EurWORK European Observatory of Working Life

European labour market

The term ‘European labour market’ is used to describe the demographic profile of the labour force as well as the systems of regulation, at EU level, concerned primarily with the free movement of workers but additionally with other forms of regulation that shape Europe’s labour market.

The project of creating a European labour market is quite different from the objectives associated with national labour market regulation, where employment protection and industrial relations are the chief concerns. The aim to establish a free movement of workers provided the major context of regulation of the European labour market since the foundation of the European Economic Community in 1957.

The demographic profile of the European labour market has changed significantly in recent years. The proportion of the labour force that is female has increased over the last decade, with the gender gap between men and women falling from 17.1 percentage points in 2000 to 14.2 percentage points in 2007. Migration now shapes the European labour market, and the accession of the new Member States in 2004 and in 2007 has utilised the right to free movement of workers to encourage changes in the national and ethnic profile of the European labour market. Demographic changes associated with an aging labour force have also necessitated new labour market incentives to encourage older workers to remain in the labour force for longer.

In relation to the nature of labour market regulation in the EU, this too has been the subject of change. In its original form it may best be understood by contrasting it with another form of transnational labour regulation: the International Labour Organization (ILO). Established in 1919, the ILO declared as one of its principles that ‘labour should not be regarded merely as a commodity or article of commerce’ (Article 427 of the Treaty of Versailles, 1919, which contained the first ILO Constitution). In contrast, labour – and even more so, social matters – were relatively marginal to the original objectives of the European Economic Community. In terms of their content, the development of labour market regulation during almost five decades of existence of the EU has been spasmodic, episodic and unsystematic, ranging from norms guaranteeing free movement of workers in a Community-wide labour market, to norms providing rights and protection far beyond existing Member State provisions (as in equality between women and men). However, the mechanisms of enforcement through EC law extend far beyond the possibilities available to the ILO. These qualities of content and procedures of adoption and enforcement of norms are important to an understanding of the specificity of EC labour market regulation.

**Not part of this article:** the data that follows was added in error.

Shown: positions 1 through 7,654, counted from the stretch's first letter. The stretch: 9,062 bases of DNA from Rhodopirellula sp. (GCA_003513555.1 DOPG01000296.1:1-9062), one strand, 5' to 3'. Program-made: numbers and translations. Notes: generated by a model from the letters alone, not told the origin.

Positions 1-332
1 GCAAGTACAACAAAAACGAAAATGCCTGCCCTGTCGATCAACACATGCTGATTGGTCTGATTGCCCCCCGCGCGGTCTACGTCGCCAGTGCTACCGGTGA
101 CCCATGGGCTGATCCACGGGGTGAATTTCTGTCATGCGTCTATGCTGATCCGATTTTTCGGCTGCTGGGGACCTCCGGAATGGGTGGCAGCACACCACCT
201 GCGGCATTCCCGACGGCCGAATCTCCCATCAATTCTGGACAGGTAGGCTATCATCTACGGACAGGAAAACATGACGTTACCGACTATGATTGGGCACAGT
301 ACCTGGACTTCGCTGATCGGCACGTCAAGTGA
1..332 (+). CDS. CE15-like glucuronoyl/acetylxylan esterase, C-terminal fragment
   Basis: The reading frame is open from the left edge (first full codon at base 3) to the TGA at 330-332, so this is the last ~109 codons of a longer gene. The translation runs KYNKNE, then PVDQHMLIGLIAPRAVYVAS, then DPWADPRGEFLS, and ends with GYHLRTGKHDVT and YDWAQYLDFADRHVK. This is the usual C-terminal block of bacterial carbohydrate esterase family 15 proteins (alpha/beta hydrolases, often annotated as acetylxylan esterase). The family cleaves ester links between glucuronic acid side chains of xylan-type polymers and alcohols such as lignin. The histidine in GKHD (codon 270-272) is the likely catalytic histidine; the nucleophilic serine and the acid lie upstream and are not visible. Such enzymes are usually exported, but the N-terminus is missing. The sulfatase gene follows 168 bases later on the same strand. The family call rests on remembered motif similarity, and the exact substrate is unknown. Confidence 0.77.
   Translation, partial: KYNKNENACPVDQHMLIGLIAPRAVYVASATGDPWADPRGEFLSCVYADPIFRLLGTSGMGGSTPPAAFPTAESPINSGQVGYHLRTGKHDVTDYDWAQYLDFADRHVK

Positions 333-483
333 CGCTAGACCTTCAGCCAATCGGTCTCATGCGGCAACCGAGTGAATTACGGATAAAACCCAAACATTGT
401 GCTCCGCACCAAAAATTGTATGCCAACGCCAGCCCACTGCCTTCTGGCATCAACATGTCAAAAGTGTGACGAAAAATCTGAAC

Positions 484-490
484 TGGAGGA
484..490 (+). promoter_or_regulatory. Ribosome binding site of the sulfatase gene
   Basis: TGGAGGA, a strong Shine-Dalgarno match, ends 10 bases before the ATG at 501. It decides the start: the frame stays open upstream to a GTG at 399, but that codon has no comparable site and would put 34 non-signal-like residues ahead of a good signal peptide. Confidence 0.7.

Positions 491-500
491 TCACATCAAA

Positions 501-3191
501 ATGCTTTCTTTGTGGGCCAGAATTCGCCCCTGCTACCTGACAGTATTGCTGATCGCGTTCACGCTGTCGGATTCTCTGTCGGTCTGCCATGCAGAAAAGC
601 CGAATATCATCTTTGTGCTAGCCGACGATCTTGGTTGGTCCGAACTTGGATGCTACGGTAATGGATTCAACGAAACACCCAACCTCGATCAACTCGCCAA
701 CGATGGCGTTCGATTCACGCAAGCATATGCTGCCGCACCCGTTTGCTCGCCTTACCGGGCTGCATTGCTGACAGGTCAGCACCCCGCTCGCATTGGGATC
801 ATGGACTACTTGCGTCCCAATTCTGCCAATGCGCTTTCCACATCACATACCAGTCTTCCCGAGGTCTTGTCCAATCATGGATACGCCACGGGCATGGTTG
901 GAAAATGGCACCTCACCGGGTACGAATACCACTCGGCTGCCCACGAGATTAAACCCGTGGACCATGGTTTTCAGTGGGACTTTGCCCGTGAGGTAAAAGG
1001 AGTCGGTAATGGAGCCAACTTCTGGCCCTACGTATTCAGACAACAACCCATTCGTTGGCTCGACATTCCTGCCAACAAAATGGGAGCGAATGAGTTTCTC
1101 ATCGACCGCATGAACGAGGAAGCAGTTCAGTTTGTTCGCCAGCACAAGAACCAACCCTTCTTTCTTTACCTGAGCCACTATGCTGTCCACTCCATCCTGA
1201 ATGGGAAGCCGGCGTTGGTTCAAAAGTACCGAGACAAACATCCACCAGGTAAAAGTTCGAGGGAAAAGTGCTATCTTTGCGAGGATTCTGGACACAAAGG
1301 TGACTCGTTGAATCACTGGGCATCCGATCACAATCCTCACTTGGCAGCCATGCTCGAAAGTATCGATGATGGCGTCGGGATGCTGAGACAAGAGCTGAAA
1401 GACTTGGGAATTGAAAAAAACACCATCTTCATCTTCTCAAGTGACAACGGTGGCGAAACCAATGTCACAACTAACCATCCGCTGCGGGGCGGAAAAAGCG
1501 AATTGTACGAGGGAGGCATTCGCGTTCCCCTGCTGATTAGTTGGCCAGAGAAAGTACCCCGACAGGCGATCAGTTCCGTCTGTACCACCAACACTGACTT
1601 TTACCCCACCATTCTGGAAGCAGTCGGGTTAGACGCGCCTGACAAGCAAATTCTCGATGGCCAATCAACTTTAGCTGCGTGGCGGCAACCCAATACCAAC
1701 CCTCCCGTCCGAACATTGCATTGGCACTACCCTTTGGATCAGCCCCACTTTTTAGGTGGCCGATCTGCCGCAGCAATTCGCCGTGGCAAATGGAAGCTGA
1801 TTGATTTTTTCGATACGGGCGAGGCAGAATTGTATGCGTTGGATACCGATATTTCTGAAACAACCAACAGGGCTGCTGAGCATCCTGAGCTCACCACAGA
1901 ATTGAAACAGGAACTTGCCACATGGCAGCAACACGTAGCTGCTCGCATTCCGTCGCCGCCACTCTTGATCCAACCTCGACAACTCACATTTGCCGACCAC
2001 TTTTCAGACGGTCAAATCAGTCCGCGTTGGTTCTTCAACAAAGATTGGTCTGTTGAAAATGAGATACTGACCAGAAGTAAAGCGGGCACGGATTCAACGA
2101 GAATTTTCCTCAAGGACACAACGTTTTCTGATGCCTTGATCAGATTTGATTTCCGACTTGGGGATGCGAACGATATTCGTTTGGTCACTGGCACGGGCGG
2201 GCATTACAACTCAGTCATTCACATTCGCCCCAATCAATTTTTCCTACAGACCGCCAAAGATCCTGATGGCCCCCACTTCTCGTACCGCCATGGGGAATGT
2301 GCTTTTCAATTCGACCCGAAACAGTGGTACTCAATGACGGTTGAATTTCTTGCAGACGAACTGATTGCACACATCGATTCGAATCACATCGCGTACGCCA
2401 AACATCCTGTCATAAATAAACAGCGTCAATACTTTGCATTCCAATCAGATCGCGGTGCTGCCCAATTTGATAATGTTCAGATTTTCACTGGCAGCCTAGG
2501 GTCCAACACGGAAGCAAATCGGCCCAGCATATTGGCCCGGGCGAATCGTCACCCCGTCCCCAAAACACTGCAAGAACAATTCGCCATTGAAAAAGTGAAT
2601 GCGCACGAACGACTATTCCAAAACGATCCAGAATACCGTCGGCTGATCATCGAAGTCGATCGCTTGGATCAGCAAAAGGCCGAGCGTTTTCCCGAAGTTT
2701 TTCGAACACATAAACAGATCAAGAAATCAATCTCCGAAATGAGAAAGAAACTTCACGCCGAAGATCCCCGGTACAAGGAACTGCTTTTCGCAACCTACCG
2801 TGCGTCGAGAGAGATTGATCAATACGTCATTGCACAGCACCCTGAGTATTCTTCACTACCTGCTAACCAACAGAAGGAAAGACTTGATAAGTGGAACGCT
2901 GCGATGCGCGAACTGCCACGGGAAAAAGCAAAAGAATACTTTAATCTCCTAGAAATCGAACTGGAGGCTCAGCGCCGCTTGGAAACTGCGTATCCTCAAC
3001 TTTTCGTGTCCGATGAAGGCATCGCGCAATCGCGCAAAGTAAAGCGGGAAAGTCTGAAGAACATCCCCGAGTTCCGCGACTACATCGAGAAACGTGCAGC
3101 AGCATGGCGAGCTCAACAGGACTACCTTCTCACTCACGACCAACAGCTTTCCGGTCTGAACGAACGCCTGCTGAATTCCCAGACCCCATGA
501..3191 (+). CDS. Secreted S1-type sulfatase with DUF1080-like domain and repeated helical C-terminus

Despite the limitations of its original common labour market objective, EU regulation of the labour market did develop beyond the confines of free movement of workers. A major driving force was the interaction of Member States, both individually and collectively, with EU institutions. The policies of Member States exerting pressure on the institutions, in particular on the Commission, have been a major determinant of EC regulation of labour. EU regulation of the labour market has also been used specifically to shape the demographic profile of the labour market, in the form of the Lisbon strategy and the strategy for growth and jobs.

At the same time there are other factors that may affect the continuing progress of the construction of the European labour market. Particular account should be taken of the rulings of the European Court of Justice in the Viking and in the Laval case and their potential impact on the structure of the European labour market.

See also: European Court of Justice; free movement of workers; Laval case; Lisbon strategy; mobility of workers; Single European Market; social competences; Viking case.


Please note: the European industrial relations dictionary is updated annually. If errors are brought to our attention, we will try to correct them.
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